Here are two broadly identified information about John Cale: He was a founding member of the Velvet Underground, and infused the group with its astringent avant-garde sensibility; and he as soon as decapitated a hen onstage and chucked it on the viewers, inflicting a few of his band members to stop. “It was the most effective show-stopper I ever came up with,” he wrote unrepentantly in his 1999 memoir, “What’s Welsh for Zen.”
Cale’s place in music historical past contains not solely the primary two Velvet Underground albums, but in addition his manufacturing work on influential debut albums by the Modern Lovers, the Patti Smith Group and the Stooges, and a string of solo albums that blend excoriating tales of violence like “Gun,” “Dead or Alive” and “Fear Is a Man’s Best Friend” with stately and unsettled ballads, together with “You Know More Than I Know,” “Buffalo Ballet” and “I Keep a Close Watch.”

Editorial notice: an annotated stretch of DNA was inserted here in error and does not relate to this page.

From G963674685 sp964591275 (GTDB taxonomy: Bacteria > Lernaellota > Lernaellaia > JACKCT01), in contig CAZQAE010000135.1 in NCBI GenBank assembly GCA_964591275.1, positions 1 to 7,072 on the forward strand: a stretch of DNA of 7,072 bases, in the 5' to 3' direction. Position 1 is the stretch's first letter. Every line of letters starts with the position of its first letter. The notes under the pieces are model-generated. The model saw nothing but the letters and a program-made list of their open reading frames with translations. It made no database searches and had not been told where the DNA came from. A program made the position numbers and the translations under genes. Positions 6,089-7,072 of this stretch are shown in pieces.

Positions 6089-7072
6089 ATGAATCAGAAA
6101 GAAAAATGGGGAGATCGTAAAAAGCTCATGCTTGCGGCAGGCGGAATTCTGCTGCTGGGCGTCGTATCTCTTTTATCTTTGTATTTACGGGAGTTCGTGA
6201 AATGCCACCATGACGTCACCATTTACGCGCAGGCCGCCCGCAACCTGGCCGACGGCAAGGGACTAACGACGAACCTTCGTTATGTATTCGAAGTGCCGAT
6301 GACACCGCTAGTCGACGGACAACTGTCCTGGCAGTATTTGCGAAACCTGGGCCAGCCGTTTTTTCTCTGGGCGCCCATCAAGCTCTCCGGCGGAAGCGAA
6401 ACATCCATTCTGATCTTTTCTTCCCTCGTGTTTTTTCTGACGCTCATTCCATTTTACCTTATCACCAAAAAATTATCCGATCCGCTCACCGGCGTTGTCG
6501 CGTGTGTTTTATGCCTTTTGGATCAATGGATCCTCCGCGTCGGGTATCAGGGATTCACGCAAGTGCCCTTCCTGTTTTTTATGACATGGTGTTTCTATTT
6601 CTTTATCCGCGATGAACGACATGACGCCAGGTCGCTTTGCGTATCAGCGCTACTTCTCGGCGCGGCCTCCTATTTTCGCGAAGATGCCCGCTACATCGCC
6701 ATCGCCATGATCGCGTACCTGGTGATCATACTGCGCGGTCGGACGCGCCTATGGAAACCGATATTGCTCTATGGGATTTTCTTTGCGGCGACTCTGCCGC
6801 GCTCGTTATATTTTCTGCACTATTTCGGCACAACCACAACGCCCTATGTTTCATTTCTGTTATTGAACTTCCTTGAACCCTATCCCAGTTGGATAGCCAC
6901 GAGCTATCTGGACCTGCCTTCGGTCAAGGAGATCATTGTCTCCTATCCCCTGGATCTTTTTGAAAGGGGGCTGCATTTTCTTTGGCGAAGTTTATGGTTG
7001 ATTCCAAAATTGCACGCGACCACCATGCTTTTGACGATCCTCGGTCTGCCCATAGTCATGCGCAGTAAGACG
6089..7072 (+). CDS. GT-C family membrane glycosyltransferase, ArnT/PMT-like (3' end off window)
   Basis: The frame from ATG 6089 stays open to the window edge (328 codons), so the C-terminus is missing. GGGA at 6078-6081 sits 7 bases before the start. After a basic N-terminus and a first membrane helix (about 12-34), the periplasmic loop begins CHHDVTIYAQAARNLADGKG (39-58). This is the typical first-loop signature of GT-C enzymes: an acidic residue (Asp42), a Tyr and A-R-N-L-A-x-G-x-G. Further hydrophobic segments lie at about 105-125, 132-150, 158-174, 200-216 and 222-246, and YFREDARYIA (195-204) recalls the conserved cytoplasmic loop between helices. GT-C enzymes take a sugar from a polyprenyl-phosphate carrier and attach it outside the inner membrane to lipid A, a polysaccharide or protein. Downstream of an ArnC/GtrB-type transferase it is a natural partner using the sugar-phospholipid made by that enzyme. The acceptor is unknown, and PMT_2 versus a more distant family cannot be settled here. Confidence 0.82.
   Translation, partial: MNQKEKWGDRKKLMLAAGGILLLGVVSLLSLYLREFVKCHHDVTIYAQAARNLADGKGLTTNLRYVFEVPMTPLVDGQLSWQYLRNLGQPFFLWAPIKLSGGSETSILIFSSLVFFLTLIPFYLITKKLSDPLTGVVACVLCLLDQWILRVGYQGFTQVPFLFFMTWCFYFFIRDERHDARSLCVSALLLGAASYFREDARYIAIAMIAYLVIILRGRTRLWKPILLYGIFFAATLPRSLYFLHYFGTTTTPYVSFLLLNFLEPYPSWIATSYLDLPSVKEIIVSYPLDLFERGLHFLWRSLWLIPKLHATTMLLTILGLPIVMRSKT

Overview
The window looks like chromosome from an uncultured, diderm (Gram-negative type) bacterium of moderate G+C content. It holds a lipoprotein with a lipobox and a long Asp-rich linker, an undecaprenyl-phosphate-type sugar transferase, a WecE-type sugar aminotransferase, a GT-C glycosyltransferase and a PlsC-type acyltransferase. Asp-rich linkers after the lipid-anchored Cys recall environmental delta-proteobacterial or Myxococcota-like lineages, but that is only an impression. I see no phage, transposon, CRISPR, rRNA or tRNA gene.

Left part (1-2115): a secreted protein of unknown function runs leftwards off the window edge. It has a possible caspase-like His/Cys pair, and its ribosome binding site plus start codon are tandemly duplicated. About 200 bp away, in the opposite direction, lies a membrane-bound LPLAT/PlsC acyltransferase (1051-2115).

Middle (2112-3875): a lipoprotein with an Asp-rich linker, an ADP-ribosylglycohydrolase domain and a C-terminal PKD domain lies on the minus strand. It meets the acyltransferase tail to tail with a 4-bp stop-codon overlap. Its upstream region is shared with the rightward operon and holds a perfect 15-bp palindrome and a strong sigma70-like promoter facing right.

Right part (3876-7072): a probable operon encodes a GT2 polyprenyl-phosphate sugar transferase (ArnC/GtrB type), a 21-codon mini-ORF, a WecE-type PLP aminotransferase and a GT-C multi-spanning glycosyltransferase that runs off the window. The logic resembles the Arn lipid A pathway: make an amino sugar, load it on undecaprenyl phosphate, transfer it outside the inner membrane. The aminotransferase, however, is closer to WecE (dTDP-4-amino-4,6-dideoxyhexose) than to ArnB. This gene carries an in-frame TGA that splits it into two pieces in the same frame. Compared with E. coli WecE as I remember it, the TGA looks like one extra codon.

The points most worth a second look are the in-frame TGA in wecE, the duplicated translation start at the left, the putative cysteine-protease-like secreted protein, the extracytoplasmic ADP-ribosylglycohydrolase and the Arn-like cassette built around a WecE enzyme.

On “Mercy,” Cale’s first album of latest songs since 2012, he introduced in collaborators for greater than half of the songs, together with electro-pop duo Sylvan Esso and people experimentalist Weyes Blood. Cale casts an extended shadow on a youthful technology of musicians who traverse musical boundaries.
“Cale brought drone-y dread to the Velvet Underground,” says singer and violinist Andrew Bird, who has lined Cale’s 1973 music “Andalucia.” “And his solo albums are an inspiration to anyone who believes pop music can deliver on thrills and still hit you with unexpected depth.”
Even when Cale was younger, he sounded outdated: world-weary, skeptical, paranoid. On “Mercy‘s” 12 chilly, unhurried songs, he reminisces about his friend David Bowie (“Night Crawling”) and his Velvet Underground bandmate and former lover Nico (“Moonstruck”), who died in 1988, and links sound to memory on an extraordinary highlight, “The Noise of You.”